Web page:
The vapor rises attached to this fluid, but at a certain height they separate, and the vapor descends in rain, retaining but little of it, in snow or hail less. What becomes of that fluid? Does it rise above our atmosphere, and mix equally with the universal mass of the same kind? Or does a spherical stratum of it, denser, or less mixed with air, attracted by this globe, and repelled or pushed up only to a certain height from its surface, by the greater weight of air, remain there, surrounding the globe, and proceeding with it round the sun?
In such case, as there may be a continuity or communication of this fluid through the air quite down to
the earth, is it not by the vibrations given to it by the sun that light appears to us; and may it not be, that every one of the infinitely small vibrations, striking common matter with a certain force, enters its substance, is held there by attraction, and augmented by succeeding vibrations, till the matter has received as much as their force can drive into it?
Is it not thus, that the surface of this globe is continually heated by such repeated vibrations in the day, and cooled by the escape of the heat, when those vibrations are discontinued in the night, or intercepted and reflected by clouds?
Is it not thus that fire is amassed, and makes the greatest part of the substance of combustible bodies? Perhaps, when this globe was first formed, and its original particles took their place at certain distances from the centre, in proportion to their greater or less gravity, the fluid fire, attracted towards that centre, might in great part be obliged, as lightest, to take place above the rest, and thus form the sphere of fire above supposed, which would afterwards be continually diminishing by the substance it afforded to organized bodies, and the quantity restored to it again by the burning or other separating of the parts of those bodies.
Is not the natural heat of animals thus produced, by separating in digestion the parts of food, and setting their fire at liberty?
Is it not this sphere of fire, which kindles the wandering globes that sometimes pass through it in our course round the sun, have their surface kindled by it, and burst when their included air is greatly rarefied by the heat on their burning surfaces? *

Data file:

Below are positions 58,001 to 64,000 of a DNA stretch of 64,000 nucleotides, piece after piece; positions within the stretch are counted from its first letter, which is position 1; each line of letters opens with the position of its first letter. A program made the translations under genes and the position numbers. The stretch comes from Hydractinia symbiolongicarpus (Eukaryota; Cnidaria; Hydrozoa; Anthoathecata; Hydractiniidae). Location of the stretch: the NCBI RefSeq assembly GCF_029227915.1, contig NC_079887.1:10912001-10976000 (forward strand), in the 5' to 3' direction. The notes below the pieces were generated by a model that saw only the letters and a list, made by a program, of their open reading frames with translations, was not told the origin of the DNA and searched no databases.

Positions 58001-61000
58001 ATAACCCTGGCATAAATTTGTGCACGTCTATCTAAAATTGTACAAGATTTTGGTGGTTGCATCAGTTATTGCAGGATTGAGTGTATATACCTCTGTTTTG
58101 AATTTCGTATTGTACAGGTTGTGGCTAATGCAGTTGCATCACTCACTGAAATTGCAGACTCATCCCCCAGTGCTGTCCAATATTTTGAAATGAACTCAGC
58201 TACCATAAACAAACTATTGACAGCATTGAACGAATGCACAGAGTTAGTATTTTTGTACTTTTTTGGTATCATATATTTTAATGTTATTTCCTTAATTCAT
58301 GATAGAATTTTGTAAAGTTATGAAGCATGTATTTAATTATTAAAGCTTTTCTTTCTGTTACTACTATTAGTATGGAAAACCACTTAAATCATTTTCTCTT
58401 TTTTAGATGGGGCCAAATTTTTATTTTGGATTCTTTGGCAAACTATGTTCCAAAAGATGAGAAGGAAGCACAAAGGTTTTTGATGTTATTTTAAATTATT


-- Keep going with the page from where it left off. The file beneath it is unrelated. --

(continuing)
*This paper was read before the American Philosophical Society, June 20th, 1788, as a letter to David Rittenhouse, with the addition only of the following sentence, viz. "May it not have been from such considerations, that the ancient philosophers supposed a sphere of fire to exist above the air of our atmosphere?"— EDITOR.
Clock with three Wheels. - Gravitation of Bodies. Passy, 29 April, 1785.
I do not know that my contrivance of a clock with three wheels only, which showed hours, minutes, and seconds, has ever been published. I have seen several of them here at Paris, that were made by Mr. Whitehurst, and sent over, I believe, by Mr. Magellan. You are welcome to do what you please with it. Mr. Whitehurst's invention is very simple, and should be very effectual, provided the foot of the rod and the situation of the clock are invariably fixed, so as never to be at a greater or less distance from one another, which may be by fixing both in a straight-grained piece of wood of about four feet long; wood not changing its dimensions the lengthwise of the grain, by any common degree of heat or cold. But this cannot be trusted to in the wood of a clock-case, because in sawing boards the grain is frequently crossed, and moisture and dryness will change their dimensions.
You are at liberty also to publish, if you think fit, the experiment of the globe floating between two liquors. I suppose you remember to have seen it on my chimneypiece. Though it is a matter of no utility. Something of the same nature has been done more than a hundred years since by another person, I forget who.
What I formerly mentioned to you of hanging a weight on a spiral spring, to discover if bodies gravitated differently to the earth during the conjunctions of the sun and moon, compared with other times, was this. We suppose, that, by the force of gravity in those luminaries, the water of the ocean, an immense weight, is *For a part of this letter, on Electricity, see Vol. V. p. 480.- EDITOR